* = Required to complete one of the challenges in this guide
- * Cardboard
- * Metal binder clips
- * Paper clips
- * Brads (paper fasteners)
- * Rubber bands
- * Scissors
- * Tape
- * LEDs (3mm, 5mm, or 10mm)
- * Coin cell batteries (CR2032 type)
- Battery packs (for AA or AAA batteries)
- * Potentiometers
- Buttons (“momentary switches”)
- Buzzers (look for “piezo” speakers)
- * Small Motors (look for “vibration motors”)
- * Alligator clip wires (double ended)
Where can I get this stuff?
While many of the materials you will need for these activities are readily available at office supply stores, a few of the electronics components you will likely need to order online. Specialty electronics suppliers like Sparkfun.com and Adafruit.com offer educator discounts. You can usually also find everything you will need at Amazon.com. If you are buying a large quantity of supplies to run this activity several times or to stock a makerspace, consider looking at Ebay.com or Aliexpress.com for steeper discounts with bulk purchases.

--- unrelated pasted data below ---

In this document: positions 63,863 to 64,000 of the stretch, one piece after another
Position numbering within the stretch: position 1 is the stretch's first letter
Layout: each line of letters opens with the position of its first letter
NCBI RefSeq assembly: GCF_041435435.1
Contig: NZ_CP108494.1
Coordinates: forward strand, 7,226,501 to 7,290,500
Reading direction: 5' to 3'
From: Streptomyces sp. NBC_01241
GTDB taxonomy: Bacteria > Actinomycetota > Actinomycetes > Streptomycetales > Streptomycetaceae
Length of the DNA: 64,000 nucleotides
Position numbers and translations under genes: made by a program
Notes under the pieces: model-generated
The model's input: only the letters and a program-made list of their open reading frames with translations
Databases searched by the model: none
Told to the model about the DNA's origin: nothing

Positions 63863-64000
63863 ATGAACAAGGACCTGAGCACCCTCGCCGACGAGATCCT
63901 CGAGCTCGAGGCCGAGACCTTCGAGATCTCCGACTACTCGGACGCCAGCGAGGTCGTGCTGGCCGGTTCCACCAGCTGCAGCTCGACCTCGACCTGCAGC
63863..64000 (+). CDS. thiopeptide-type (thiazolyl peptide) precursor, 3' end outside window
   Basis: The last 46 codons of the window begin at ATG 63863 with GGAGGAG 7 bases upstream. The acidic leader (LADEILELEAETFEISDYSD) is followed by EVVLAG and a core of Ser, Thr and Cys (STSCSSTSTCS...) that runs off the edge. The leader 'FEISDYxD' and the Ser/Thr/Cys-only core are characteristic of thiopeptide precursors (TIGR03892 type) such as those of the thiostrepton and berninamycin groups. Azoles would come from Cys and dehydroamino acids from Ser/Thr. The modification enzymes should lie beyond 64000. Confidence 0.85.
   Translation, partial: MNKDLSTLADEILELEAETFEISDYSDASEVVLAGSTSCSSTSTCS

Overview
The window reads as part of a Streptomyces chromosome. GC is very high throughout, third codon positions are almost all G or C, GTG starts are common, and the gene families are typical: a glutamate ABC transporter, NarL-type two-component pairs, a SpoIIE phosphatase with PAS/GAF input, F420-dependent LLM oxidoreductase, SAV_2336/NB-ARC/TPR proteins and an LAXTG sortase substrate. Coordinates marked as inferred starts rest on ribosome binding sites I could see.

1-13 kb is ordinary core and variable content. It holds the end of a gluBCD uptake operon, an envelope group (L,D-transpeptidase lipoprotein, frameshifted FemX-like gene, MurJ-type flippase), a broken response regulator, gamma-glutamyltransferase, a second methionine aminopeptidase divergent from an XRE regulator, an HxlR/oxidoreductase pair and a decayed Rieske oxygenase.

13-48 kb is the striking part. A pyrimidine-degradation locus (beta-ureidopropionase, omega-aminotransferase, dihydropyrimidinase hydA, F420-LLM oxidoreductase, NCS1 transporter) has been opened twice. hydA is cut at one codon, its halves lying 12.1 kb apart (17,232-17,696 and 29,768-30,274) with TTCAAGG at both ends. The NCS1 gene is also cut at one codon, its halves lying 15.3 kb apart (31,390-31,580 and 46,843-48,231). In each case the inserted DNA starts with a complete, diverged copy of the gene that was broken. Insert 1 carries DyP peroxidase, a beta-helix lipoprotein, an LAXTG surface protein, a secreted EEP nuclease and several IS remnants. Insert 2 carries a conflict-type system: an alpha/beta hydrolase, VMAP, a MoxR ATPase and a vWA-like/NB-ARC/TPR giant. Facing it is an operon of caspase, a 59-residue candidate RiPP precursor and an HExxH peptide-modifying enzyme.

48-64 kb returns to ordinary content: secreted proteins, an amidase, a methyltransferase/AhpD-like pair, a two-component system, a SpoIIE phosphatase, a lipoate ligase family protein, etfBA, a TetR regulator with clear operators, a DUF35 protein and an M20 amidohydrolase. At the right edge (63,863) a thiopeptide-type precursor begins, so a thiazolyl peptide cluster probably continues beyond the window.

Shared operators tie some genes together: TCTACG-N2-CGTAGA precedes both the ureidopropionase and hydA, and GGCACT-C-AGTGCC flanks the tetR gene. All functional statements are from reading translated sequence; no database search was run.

How can I make sure the components will have enough power to work?
CR2032 batteries generate 3v of electricity. All outputs including LEDs, motors, and buzzers need to be able to run with 3v or less. Specific recommendations of components that will work with these batteries are in parentheses above.
AA and AAA batteries are less powerful than coin cells but they last longer. They only generate 1.5v of electricity. Using a battery holder that uses two batteries will generate more voltage. You can also pair coin cell batteries by stacking them if you need to power a component requiring more than 3v.